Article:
March 12, 2007: Sen. John McCain's presidential campaign announces that Sen. Gramm will join it as cochair and economic policy adviser ...

March 16, 2008: Bear Stearns announces takeover by JPMorgan Chase in Fed-engineered bailout; measure approved by Fed Board of Governors with fewer votes than required by law, under a post-9/11 "national security emergency" exception.

March 25, 2008: In speech on housing market, Sen. McCain calls for easing crisis by "removing regulatory, accounting, and tax impediments to raising capital." ...

May 6, 2008: Bush announces he will veto legislation directing $15 billion to neighborhoods ransacked by foreclosures. Also threatens to veto legislation to provide $300 billion for struggling homeowners ...''

Mother Jones writer Nomi Prins has worked at Goldman Sachs and Bear Stearns.

Research assistance by Sara Abbas and Megan Kiefer


ARTICLE from Mother Jones, 7-1-08, By David Corn

``Foreclosure Phil

Years before Phil Gramm was a McCain campaign adviser and a lobbyist for a Swiss bank [UBS] at the center of the housing credit crisis, he pulled a sly maneuver in the Senate that helped create today's subprime meltdown.

May 28, 2008

Who's to blame for the biggest financial catastrophe of our time? There are plenty of culprits, but one candidate for lead perp is former Sen. Phil Gramm. Eight years ago, as part of a decades-long anti-regulatory crusade, Gramm pulled a sly legislative maneuver that greased the way to the multibillion-dollar subprime meltdown ...

Now a well-paid executive at a Swiss bank, Gramm cochairs Sen. John McCain's presidential campaign and advises the Republican candidate on economic matters. He's been mentioned as a possible Treasury secretary should McCain win ...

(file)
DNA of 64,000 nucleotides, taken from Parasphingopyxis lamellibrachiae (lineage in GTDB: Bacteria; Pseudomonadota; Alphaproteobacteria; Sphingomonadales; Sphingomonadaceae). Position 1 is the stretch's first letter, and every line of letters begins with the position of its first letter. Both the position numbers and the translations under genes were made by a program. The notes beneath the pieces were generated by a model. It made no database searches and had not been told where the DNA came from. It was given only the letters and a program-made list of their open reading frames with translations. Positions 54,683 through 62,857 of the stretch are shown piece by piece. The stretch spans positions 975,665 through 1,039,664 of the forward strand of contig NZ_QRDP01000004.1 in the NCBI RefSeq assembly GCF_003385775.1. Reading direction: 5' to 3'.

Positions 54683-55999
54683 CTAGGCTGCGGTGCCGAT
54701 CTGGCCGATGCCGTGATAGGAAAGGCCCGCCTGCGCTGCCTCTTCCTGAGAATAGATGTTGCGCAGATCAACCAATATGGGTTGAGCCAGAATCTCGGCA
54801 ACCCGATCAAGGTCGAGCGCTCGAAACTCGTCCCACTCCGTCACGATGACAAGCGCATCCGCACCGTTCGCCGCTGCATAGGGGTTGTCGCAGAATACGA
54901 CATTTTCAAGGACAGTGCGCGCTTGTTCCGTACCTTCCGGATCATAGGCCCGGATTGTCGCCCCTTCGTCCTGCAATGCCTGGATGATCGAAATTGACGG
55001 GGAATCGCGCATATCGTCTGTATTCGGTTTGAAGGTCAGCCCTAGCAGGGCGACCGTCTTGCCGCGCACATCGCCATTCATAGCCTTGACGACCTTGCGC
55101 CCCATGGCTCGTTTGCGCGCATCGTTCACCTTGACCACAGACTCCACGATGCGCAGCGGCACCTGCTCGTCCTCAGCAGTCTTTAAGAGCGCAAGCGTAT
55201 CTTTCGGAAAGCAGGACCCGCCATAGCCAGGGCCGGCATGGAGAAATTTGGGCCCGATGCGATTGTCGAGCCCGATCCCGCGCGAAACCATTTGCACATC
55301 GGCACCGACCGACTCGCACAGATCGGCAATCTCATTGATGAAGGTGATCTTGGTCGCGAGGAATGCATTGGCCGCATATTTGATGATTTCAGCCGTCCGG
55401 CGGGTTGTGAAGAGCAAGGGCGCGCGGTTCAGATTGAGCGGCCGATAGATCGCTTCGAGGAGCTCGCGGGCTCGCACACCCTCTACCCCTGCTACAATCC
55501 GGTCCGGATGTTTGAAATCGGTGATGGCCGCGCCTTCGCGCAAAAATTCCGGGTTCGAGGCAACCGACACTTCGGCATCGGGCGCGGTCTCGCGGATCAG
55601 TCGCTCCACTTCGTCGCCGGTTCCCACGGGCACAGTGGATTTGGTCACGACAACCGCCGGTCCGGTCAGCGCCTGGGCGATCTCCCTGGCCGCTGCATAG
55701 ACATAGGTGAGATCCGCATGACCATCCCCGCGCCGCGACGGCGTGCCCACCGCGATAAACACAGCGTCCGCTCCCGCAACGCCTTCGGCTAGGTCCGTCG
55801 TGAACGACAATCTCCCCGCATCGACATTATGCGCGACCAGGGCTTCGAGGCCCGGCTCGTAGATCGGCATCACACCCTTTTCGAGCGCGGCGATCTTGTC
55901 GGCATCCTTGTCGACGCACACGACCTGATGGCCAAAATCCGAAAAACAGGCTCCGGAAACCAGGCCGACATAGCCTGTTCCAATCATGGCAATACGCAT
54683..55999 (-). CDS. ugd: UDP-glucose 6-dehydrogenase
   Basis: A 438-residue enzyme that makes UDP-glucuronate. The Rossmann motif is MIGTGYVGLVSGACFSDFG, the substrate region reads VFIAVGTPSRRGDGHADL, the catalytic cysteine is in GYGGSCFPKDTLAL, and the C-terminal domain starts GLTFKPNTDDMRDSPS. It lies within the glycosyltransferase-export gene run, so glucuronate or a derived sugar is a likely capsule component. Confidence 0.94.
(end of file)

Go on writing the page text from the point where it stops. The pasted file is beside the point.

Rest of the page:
Gramm's most cunning coup on behalf of his friends in the financial services industry -- friends who gave him millions over his 24-year congressional career -- came on December 15, 2000. It was an especially tense time in Washington. Only two days earlier, the Supreme Court had issued its decision on Bush v. Gore ...

As Congress and the White House were hurriedly hammering out a $384-billion omnibus spending bill, Gramm slipped in a 262-page measure called the Commodity Futures Modernization Act ... Written with the help of financial industry lobbyists and cosponsored by Senator Richard Lugar (R-Ind.), the chairman of the agriculture committee ...

It's not exactly like Gramm hid his handiwork ... The act, he declared, would ensure that neither the SEC nor the Commodity Futures Trading Commission (cftc) got into the business of regulating newfangled financial products ...

For starters, the legislation contained a provision -- lobbied for by Enron, a generous contributor to Gramm -- that exempted energy trading from regulatory oversight, allowing Enron to run rampant, wreck the California electricity market, and cost consumers billions before it collapsed.

(For Gramm, Enron was a family affair. Eight years earlier, his wife, Wendy Gramm, as cftc chairwoman, had pushed through a rule excluding Enron's energy futures contracts from government oversight. Wendy later joined the Houston-based company's board, and in the following years her Enron salary and stock income brought between $915,000 and $1.8 million into the Gramm household.) ...

Gramm's record as a reckless deregulator has not affected his rating as a Republican economic expert. Sen. John McCain has relied on him for policy advice, especially, according to the campaign, on housing matters. The two have been buddies ever since they served together in the House in the 1980s; in 1996, McCain chaired Gramm's flop of a presidential campaign. (Gramm spent $21 million and earned only 10 delegates during the gop primaries.)

In 2005, McCain told a Wall Street Journal columnist that Gramm was his economic guru. Two years later, Gramm wrote a piece for the Journal extolling McCain as a modern-day Abraham Lincoln, and he's hailed McCain's love of tax cuts and free trade. Media accounts have identified Gramm as a contender for the top slot at the Treasury Department if McCain reaches the White House ...''


NEWS ARTICLE from The Plain Dealer, 7-18-08, by Desmond Butler, Associated Press

``Witness describes how U.S. taxes evaded abroad

Washington -- A man wanted by Liechtenstein for leaking secret banking information that identified millionaire tax cheats across Europe and the United States has described to congressional investigators how money was concealed.